The project ‘Sharing City’ (in Danish ‘Deleby’) is a partnership between Realdania, the Fund for Green Business Development and the Danish Architecture Centre. The overall aim of the project is to examine how the sharing economy can be used in more advantageous ways to the enjoyment of citizens, companies and municipalities.

The term ‘real estate regulation’ covers a broad spectrum of legal disciplines, including planning, building, rules of deeds, registration and of course rent regulations. In this post, real estate is defined as a building with furniture, equipment or free rooms, which can be used in one way or the other in a sharing economy context.

Real estate in this sense covers examples such as a school’s athletic facility, a restaurant’s industry kitchen or a derelict theatre stage. The sky is the limit as long as there is real estate which is usable or simply interesting in a sharing economy project. Naturally, the legal issues depend on the specific situation.

If a municipality puts an abandoned building’s industry kitchen at the disposal of a group of citizens, the project will be covered by our definition of a sharing project. The question is what legal issues that may arise in this scenario?

For the rules in The Danish Business Lease Act (»The Act«) to apply, it is decisive whether the lessee pays for the use of the real estate. The Act will apply whichever way the rent is paid. It can thus be put down in another way than cash, e.g. by working. If the citizens somehow pay for the use of the abandoned building in our example, the Act therefore may apply.

The Act contains provisions that cannot be deviated from to the disadvantage of the lessee and this may constitute a problem for the implementation of the sharing project. Amongst others, mandatory provisions in the Act are the payment of the rent in proportion to the time and place, lessor’s access to terminate the contract and lessor’s terminations notices. All constitute essential areas in the contractual relationship between lessor and lessee.[1]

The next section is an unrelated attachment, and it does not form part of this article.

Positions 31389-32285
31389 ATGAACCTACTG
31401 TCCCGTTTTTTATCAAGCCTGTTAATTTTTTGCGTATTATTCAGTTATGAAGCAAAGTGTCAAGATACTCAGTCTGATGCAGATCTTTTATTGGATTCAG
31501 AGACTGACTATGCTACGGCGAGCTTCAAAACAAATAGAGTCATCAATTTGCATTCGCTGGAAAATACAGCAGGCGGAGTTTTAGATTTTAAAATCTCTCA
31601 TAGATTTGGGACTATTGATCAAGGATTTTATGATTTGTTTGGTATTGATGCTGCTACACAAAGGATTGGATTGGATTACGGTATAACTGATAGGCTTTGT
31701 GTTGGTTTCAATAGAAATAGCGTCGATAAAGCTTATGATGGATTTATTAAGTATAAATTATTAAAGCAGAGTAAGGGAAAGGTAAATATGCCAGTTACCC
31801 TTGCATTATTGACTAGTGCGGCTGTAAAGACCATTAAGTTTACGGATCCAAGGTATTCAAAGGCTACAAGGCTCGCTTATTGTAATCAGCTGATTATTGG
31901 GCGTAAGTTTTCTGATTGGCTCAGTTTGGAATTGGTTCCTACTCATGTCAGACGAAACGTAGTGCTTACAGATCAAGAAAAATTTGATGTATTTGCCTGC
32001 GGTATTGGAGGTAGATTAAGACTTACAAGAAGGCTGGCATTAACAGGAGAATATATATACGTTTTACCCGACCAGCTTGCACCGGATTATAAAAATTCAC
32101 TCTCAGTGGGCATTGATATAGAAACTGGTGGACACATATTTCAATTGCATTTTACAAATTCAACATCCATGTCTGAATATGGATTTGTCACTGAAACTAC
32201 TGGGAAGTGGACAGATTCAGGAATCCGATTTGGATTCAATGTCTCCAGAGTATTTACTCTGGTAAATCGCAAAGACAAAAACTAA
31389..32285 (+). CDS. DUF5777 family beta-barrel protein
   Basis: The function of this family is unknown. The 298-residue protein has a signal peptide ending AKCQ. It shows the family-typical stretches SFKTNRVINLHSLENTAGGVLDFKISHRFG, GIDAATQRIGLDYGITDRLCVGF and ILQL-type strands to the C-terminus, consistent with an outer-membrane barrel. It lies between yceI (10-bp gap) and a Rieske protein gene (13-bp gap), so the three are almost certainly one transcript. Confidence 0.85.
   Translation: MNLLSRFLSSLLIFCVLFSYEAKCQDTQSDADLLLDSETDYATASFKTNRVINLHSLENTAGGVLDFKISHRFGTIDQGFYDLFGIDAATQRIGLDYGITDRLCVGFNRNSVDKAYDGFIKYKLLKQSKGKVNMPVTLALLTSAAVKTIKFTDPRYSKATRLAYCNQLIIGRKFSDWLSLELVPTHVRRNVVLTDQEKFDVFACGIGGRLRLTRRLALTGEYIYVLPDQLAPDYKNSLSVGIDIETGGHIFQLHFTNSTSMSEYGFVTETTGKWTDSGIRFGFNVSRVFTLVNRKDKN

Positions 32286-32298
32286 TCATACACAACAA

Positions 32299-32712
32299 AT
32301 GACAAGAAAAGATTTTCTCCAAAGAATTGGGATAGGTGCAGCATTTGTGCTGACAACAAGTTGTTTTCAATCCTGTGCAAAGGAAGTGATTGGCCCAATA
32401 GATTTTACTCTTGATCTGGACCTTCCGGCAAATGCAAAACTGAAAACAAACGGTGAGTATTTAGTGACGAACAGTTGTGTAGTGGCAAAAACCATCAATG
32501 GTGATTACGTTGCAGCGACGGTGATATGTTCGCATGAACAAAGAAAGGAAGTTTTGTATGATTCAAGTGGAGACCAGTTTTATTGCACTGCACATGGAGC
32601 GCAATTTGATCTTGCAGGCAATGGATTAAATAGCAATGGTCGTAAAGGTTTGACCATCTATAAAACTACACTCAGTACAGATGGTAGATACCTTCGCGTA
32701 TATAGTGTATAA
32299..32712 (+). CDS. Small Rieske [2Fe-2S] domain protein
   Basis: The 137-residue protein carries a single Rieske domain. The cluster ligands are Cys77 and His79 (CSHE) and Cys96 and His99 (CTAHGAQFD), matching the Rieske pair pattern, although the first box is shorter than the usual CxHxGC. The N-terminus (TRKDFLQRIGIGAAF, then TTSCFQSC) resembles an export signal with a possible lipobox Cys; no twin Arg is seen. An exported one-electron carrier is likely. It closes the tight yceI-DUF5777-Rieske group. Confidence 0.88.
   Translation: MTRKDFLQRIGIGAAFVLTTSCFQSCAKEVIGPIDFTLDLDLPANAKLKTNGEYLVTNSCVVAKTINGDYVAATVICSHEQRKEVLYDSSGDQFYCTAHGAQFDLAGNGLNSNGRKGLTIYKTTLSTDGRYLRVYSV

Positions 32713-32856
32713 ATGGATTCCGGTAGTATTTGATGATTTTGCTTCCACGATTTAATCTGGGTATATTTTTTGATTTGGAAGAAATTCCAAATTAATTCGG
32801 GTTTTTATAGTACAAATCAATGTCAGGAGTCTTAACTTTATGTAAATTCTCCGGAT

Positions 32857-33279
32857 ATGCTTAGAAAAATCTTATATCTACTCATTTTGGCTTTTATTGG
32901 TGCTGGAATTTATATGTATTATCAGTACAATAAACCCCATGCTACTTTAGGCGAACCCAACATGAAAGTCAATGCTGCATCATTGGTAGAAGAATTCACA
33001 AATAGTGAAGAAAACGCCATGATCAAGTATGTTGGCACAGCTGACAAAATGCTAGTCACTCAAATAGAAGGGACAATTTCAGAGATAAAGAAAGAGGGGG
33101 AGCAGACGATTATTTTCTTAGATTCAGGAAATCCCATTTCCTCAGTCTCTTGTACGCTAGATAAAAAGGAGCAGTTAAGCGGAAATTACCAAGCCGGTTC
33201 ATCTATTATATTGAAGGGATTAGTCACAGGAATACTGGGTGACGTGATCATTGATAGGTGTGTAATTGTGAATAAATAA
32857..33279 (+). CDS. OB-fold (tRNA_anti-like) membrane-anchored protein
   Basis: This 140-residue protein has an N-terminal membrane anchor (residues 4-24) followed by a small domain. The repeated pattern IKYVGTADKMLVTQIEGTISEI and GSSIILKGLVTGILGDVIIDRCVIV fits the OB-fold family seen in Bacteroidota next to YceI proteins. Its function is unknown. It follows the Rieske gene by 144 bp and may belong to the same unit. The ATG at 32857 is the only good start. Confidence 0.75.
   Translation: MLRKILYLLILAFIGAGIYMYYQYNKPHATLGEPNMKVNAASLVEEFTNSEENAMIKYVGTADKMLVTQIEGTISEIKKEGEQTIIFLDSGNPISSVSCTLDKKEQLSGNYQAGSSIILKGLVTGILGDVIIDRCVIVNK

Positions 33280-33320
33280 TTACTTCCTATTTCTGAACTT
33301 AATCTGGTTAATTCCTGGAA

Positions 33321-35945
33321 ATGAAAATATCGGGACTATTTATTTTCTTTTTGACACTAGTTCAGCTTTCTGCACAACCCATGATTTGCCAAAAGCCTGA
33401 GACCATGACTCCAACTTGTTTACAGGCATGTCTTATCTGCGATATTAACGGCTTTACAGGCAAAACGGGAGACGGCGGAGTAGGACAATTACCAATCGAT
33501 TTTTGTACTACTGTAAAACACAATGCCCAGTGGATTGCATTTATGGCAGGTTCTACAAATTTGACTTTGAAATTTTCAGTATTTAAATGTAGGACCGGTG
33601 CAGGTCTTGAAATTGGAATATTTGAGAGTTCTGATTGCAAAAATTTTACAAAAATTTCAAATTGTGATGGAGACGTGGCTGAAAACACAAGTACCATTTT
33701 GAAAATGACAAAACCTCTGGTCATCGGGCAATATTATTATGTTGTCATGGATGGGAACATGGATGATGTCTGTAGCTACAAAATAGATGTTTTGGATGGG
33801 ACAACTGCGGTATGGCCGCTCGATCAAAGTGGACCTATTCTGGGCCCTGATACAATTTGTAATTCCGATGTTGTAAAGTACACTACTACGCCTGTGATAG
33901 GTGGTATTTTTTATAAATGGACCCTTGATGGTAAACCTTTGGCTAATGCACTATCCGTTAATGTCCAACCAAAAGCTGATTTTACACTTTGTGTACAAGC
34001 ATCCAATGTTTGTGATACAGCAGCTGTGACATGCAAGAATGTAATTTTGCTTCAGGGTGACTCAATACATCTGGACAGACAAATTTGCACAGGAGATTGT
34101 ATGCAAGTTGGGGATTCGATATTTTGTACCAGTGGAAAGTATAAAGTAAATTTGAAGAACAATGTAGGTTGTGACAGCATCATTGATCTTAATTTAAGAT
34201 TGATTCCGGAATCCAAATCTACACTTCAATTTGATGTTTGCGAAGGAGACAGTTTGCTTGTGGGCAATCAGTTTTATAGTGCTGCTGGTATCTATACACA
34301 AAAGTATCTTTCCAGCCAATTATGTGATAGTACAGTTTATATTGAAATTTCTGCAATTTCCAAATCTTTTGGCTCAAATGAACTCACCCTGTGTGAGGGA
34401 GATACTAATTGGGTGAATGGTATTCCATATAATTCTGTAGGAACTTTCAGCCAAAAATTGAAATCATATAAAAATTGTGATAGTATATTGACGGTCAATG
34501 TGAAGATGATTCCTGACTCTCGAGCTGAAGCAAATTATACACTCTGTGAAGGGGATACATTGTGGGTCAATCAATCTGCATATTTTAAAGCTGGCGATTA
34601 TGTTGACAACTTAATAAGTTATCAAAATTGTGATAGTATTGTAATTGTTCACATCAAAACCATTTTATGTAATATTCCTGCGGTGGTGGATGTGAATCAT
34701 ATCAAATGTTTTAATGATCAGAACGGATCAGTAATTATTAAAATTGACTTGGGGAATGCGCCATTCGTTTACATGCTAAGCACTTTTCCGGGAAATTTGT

Another perspective is what the legal position will look like in case of damages on the building, its furniture or equipment. If a group of citizens have borrowed kitchen tools from the municipality, it may be necessary to agree in advance on who will be held liable for accidental damages when using the tools. It is important to stress that third party damages also must be taken into account, e.g. in case of vandalism.

Another dimension deals with the cleaning of the tools after using them in the sharing project. As a rule, is must be the users’, in other words the citizens’, responsibility to ensure that the cleaning is done according to normal standards. Supervising the cleaning process in order to make sure that the used tools are ready for another sharing project will therefore also be on the shoulders of the users. However, if the cleaning is not done properly, a problem may occur. Whose responsibility is it now to clean it properly?

Furthermore, insurance issues may arise and it seems plausible that a special insurance is needed to comply with the unconventional situation between the involved parties.

Finally, the use of basic resources such as water, heating and electricity must also be taken into consideration. All these are a necessity if a sharing project involving cooking is to be a success. A vital question is therefore who will be liable to pay the expenses when using the industry kitchen.

This blog post is written solely to give an insight into some of the legal issues that may arise from exploring sharing projects involving municipalities, companies and citizens. The issues mentioned do not give a complete picture of legal hotspots and is thus not exhaustive. There will be many more aspects to take into account depending on the specific situation.

[1] The Danish Business Lease Act articles 42, 43 (2), 61 (2) and 64.